Our fine four-fendered friend
Chitty Chitty Bang Bang drove all the way to box office stardom 50 years ago. MARION McMULLEN looks at the enduring appeal of the family favourite
WHEN the creative talents behind British super spy 007 and chocolate factory Willy Wonka came together the result was a magical car with a mind of its own.
Chitty Chitty Bang Bang was based on the book by James Bond creator Ian Fleming and was adapted for the screen by children’s writer Roald Dahl.
Roald had previously worked as screenwriter for the 007 movie You Only Live Twice and he added his own distinctive twist to the script of Chitty Chitty Bang Bang.
Ian Fleming’s original book was written for his son Caspar and was an adventure about the Potts family and their flying car coming to the rescue of a French sweet maker plagued by gangsters. Roald’s imagination came up with the kingdom of Vulgaria and heroine Truly Scrumptious.
Chitty Chitty Bang Bang opened in UK cinemas in 1968 just in time for Christmas and quickly proved a box office hit as it promised film lovers: “The most fantasmagorical musical entertainment in the history of everything!”
Mary Poppins actor Dick Van Dyke signed up to play struggling inventor and father-of-two Caractacus Potts with Sally
Ann Howes as the sweet factory owner’s daughter Truly Scrumptious.
Dick later said of the casting in a documentary: “They couldn’t have picked a better Truly Scumptious than Sally. They came up with Sally Ann and I heard her voice and it was the richest contralto.
“She auditioned with The Lovely Lonely Man and I thought ‘My God, this girl is great’ and then she was stunningly beautiful. She loved those kids and they loved her – which I think comes across on screen. They just thought a great deal of her and she spent a lot of time with them between shots telling stories and playing games during all those long waiting periods.”
Producer Albert R Broccoli also sang her praises and wrote: “We wanted a typical English beauty and, to me,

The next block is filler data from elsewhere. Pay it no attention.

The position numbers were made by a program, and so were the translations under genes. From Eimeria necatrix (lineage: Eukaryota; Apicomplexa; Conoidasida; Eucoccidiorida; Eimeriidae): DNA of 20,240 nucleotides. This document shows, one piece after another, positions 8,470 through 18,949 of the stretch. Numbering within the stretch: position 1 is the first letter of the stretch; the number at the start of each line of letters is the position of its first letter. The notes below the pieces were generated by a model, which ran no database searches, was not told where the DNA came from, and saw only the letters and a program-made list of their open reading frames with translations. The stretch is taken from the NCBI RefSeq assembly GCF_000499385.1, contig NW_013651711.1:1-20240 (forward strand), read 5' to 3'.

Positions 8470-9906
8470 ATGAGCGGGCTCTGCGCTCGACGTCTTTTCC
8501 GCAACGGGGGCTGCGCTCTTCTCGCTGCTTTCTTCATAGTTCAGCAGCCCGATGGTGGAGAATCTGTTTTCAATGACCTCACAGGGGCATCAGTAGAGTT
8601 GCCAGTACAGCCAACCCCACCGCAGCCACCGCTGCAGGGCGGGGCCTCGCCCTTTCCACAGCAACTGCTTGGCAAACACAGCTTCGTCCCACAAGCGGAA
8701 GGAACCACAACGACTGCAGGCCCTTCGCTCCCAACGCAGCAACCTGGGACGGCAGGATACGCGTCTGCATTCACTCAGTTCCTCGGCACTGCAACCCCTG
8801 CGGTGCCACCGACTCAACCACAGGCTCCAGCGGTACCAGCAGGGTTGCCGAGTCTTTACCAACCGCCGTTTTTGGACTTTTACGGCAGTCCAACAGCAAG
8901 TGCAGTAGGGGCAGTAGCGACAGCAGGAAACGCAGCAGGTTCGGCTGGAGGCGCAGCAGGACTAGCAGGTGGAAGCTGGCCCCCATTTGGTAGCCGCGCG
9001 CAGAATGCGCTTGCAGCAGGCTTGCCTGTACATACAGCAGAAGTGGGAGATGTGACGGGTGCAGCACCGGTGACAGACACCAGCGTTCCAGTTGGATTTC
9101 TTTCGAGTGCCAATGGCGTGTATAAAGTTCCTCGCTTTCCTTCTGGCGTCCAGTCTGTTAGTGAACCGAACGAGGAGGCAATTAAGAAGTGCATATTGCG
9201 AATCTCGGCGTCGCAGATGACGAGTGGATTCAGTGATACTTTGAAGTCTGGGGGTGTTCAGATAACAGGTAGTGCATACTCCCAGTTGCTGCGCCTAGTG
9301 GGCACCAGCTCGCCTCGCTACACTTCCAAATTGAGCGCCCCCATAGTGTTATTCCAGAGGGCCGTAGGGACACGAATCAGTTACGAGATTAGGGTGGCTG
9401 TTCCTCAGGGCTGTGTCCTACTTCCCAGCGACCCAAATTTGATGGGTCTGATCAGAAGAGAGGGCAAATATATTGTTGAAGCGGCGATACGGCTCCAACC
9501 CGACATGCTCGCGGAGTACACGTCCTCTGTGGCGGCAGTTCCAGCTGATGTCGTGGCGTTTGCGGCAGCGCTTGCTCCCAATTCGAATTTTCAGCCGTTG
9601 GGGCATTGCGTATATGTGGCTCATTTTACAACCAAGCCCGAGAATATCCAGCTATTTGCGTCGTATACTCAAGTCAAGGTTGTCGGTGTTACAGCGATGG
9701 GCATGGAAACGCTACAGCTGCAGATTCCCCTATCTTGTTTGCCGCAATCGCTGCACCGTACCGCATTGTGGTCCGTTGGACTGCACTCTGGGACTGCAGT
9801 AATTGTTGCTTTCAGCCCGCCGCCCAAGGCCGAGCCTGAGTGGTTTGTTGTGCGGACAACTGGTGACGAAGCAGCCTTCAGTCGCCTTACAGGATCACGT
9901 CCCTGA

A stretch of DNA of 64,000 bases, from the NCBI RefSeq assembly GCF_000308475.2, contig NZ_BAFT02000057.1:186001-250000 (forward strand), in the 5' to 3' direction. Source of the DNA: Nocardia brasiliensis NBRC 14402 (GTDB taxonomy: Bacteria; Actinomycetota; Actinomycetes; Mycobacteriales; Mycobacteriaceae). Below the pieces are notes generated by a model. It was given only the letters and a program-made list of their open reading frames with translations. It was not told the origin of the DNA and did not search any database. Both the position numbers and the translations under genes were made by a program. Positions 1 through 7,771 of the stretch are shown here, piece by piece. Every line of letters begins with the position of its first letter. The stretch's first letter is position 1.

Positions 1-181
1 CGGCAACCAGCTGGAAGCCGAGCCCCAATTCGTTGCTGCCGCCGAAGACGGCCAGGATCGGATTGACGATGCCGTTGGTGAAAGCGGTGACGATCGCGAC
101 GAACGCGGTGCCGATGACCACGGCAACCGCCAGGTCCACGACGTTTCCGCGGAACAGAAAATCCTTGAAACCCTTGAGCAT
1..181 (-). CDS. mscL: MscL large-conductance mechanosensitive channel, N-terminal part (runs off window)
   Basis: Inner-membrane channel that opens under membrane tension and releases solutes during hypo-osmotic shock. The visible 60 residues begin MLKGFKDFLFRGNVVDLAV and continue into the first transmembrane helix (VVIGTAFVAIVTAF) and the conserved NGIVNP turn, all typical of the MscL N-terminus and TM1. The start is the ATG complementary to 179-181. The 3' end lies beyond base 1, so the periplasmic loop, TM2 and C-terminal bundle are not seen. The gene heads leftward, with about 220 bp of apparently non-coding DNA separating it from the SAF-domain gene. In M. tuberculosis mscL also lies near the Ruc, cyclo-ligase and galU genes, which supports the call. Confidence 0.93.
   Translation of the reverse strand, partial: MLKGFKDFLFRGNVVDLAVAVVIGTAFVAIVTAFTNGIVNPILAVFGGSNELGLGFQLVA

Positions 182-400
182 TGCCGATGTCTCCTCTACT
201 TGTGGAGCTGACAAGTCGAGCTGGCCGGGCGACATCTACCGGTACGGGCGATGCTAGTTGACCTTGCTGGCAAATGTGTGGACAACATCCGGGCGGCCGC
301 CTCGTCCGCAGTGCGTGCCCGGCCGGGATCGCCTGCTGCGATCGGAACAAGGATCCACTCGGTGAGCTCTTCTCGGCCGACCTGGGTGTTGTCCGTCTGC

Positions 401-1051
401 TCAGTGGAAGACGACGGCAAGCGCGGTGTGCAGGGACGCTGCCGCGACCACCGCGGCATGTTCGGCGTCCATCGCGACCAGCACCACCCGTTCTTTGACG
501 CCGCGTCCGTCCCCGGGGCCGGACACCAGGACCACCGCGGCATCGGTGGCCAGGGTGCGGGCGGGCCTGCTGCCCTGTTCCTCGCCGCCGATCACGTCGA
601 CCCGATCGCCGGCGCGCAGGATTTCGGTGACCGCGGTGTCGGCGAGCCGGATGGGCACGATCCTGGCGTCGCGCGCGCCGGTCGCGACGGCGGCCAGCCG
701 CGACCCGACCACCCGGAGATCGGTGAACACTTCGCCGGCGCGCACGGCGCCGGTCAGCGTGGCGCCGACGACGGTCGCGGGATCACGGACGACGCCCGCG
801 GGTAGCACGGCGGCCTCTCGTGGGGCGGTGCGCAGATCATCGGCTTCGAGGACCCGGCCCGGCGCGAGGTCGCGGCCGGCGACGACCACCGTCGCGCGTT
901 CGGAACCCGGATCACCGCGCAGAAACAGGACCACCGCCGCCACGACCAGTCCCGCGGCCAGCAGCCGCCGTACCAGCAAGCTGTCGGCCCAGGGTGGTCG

Sally Ann represents that ideal.” Truly Scrumptious Barbie dolls even came out following the movie’s release. The movie cast also included British actor Lionel Jeffries as Dick Van Dyke’s father Grandpa Potts – although he was actually six months younger than the American star – Bond villain Gert Fröbe as Baron Bomburst and comedian Benny Hill as the Toymaker. James Robertson Justice, who appeared as Lord Scrumptious, suffered a stroke after filming and later had to give up acting.
The musical number he featured in, Toots Sweets, took three weeks to film at Kempton Park Steam Museum in Middlesex and featured 100 dogs, 38 dancers and 40 singers. Scenes were also filmed in Bavaria, Saint Tropez and Pinewood Studios.
Child actors Heather Ripley and Adrian Hall played young brother and sister Jemima and Jeremy at the heart of the adventure.
Several different versions of Chitty were built for the movie and the music, written by the Sherman Brothers, Robert and Richard, earned them an Oscar nomination.
Their title track Chitty Chitty Bang Bang featured the lyrics: “You’re sleek as a thoroughbred/Your seats are a feather bed/You’ll turn everybody’s head today/Our fine four -fendered friend.”
Richard later said: “We write for Grandpa and the four-year-old and everyone in between.”
The creepy Childcatcher played by Australian-born ballet star Sir Robert Helpmann was the stuff of nightmares and is still regularly voted one of the scariest film characters.
But child star Heather later said: “Robert himself was the least scariest person I have ever met in my life. There was absolutely nothing about him that was scary. He was a sweet and charming gentleman, but the way he moved could be very scary.”
Helpmann had a lucky escape during filming when the horse-drawn carriage he was driving overturned. Dick Van Dyke said Helpmann, being a ballet dancer, was able to swing out of the carriage and literally skip across the crashing vehicle.
According to Van Dyke, Helpmann did this with incredible grace.
Dick attended the London premiere of Chitty Chitty Bang Bang with his wife Margie and also appeared with the famous car at many public events.
He said he no longer attempted a British accent after his attempt at Cockney in Mary Poppins. “People from the UK love to tease me,” he said. “I invented a whole new dialect. I never could do a British accent... not even in Chitty Chitty Bang Bang.”
He once admitted: “I will never live it down. They ask what part of England I was meant to be from. I say it was a little shire in the north were most of the people were from Ohio.”
Dick and Sally with the real star of the Film – Chitty Chitty Bang Bang itself – and, right, talking at the Dorchester Hotel the day before filming began
Dick Van Dyke and Sally Ann Howes with James Robertson Justice at the start of the Toots Sweets musical number
Sally with the Potts Children played by Adrian Hall and Heather Ripley – who got on in real life as well as they did on film